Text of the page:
Under the Sea-Wind, Rachel Carson’s first book, was published in November of 1941, barely a month before the Japanese attack on Pearl Harbor. This wonderfully written book was considered by one critic to be ‘one of the greatest natural histories of the seashore of all time,’ but as the author herself noted, ‘The world received the event with superb indifference.’ The United States was preparing to enter into World War II, and this eclipsed everything else.
Ten years later, The Sea Around Us was published and became a best-seller. The success of this book resulted in the reissue of the author’s first book and guaranteed Carson’s fame as a scientist and literary genius.
‘Under the Sea-Wind was written to make the sea and its life as vivid a reality for those who may read the book as it has become for me during the past decade.’
The book is a series of descriptive narratives of creatures found on the shore, the open sea and the sea bottom. It’s divided into three parts:
Edge of the Sea: a re-creation of what the author observed on the North Carolina sea coast.
The Gull’s Way: a ‘parallel picture’ of the same time period on the open sea where the life of a sea-roving mackerel is followed.
‘There could be scarcely a stranger place in the world in which to begin life than this universe of sky and water, peopled with strange creatures and governed by wind and sun and ocean currents. It was a place of silence, except when the wind went whispering or blustering over the vast sheet of water, or when sea gulls came down the wind with their high, wild mewing, or when whales broke the surface, expelled the long-held breath, and rolled again into the sea…
It was indeed a strange world in which to set adrift anything so fragile as a mackerel egg.’
River & Sea: this follows the life span of the eel.
‘A strange restiveness was growing in Anguilla the eel. For the first time in her adult life, the food hunger was forgotten. In its place was a strange, new hunger, formless and ill-defined. Its dimly perceived object was a place of warmth and darkness…
She had known such a place once – in the dim beginnings of life, before memory began. She could not know that the way to it lay beyond the pond outlet over which she had clambered ten years before. But many times that night, as the wind and the rain tore at the surface film of the pond, Anguilla was drawn irresistibly toward the outlet over which water was spilling on its journey to the sea.’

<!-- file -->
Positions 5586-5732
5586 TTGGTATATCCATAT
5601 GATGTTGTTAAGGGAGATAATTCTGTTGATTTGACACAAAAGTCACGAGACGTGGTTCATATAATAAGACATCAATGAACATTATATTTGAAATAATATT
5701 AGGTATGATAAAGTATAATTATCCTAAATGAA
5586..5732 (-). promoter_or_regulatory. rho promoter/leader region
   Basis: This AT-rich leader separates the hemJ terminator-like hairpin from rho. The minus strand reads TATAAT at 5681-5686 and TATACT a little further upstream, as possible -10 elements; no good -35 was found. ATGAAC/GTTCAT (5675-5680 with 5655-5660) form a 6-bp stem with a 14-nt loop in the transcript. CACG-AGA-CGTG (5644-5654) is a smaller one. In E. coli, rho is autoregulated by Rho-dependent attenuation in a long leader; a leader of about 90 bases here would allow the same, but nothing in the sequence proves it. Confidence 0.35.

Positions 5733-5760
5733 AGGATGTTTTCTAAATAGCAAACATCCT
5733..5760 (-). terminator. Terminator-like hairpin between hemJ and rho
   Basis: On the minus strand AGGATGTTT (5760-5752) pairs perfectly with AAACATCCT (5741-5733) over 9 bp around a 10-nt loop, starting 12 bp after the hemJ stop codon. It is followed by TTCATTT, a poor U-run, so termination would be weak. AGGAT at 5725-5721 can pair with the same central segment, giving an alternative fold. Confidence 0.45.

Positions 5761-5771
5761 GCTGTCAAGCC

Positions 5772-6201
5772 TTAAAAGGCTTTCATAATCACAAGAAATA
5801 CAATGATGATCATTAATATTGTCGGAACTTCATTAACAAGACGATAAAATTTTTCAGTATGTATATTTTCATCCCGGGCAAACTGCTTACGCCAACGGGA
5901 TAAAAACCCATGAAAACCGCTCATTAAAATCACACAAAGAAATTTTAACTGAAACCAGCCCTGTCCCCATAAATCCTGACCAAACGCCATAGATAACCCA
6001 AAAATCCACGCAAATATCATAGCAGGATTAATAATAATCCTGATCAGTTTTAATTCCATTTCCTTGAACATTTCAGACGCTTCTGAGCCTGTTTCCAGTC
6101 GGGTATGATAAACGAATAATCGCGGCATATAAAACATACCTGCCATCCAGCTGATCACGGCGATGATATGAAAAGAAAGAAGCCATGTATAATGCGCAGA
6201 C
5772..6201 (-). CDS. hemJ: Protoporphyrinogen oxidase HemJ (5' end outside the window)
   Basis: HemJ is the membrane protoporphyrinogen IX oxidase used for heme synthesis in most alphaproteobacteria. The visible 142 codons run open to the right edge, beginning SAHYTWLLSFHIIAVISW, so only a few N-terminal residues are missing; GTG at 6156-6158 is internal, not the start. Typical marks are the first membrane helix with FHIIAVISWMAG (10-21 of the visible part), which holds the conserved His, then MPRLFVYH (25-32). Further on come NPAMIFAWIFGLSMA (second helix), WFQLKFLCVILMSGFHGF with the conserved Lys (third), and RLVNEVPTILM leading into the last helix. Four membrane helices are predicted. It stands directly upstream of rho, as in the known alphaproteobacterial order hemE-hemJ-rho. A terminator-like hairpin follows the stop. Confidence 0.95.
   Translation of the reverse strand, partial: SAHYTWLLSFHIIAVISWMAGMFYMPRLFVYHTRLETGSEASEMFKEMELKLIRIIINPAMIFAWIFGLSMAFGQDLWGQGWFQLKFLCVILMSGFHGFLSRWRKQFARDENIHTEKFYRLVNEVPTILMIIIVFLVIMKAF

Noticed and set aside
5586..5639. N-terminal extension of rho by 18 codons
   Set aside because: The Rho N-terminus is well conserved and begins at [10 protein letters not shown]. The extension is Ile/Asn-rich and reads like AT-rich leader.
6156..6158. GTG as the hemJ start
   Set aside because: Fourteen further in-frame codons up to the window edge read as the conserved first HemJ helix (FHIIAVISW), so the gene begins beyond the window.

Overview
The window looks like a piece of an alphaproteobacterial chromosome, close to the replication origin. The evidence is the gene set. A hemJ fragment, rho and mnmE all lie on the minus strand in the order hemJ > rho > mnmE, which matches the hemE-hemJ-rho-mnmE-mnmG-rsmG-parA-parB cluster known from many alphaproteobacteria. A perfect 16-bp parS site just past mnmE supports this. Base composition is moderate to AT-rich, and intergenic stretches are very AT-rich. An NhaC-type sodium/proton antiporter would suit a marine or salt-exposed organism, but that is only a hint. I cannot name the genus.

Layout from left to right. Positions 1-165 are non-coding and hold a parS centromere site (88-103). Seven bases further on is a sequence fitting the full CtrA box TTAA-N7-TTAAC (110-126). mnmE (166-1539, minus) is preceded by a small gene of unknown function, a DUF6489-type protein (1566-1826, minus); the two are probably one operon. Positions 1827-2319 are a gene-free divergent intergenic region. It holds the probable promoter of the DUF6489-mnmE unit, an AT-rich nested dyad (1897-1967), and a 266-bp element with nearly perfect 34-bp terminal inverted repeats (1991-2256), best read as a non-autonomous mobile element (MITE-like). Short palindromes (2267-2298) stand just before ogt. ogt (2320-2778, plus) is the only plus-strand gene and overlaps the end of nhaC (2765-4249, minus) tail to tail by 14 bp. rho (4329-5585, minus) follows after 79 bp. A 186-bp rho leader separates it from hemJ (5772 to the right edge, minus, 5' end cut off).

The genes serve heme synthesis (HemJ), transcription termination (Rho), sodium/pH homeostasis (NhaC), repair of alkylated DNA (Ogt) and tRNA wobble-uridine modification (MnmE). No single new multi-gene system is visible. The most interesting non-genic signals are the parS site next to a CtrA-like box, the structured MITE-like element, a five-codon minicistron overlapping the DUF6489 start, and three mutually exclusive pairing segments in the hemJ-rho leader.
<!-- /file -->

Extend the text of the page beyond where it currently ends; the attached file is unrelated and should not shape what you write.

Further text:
I usually take my time with scientific books and plod along at a slowish rate but at times the tension of Carson’s narrative compelled me to keep reading!
She has a unique voice and writes in such a way that the reader is vicariously projected into the different experiences these creatures undergo. She attributed human traits to her creatures and the book reads like fiction while being scientifically accurate.
‘A dark form moved across the sand and through the rivulet of water. The rat seized the baby terrapin and carried it in his teeth through the marsh grasses to a hummock of higher ground. Engrossed in gnawing away the thin shell of the terrapin, he did not notice how the tide was creeping up about him and running deeper around the hummock. It was thus that the blue hero , wading back around the shore of the island, came upon the rat and speared him.’
One of my favourite parts of the book was Carson’s writing on eel migration. Here is a BBC article on their mysterious life cycle. The population of European eels has dropped by up to 98% over the past fifty years.
I highly recommend Under the Sea-Wind as part of a Charlotte Mason science/natural history/living books curriculum.
In the early 1900’s when Charlotte Mason wrote A Philosophy of Education, she observed that,
‘No doubt there are many scientific men who are also men of letters, and some scientific books as inspiring as great poems – but science is waiting for its literature; and, though we cannot live in shameful ignorance and must get what we can out of the sources open to us, science as it is too commonly taught tends to leave us crude in thought and hard and narrow in judgment.’
I think she would have been delighted to know that just over twenty years later a literary scientist would be writing with that sense of wonder Mason considered to be essential in the teaching of science.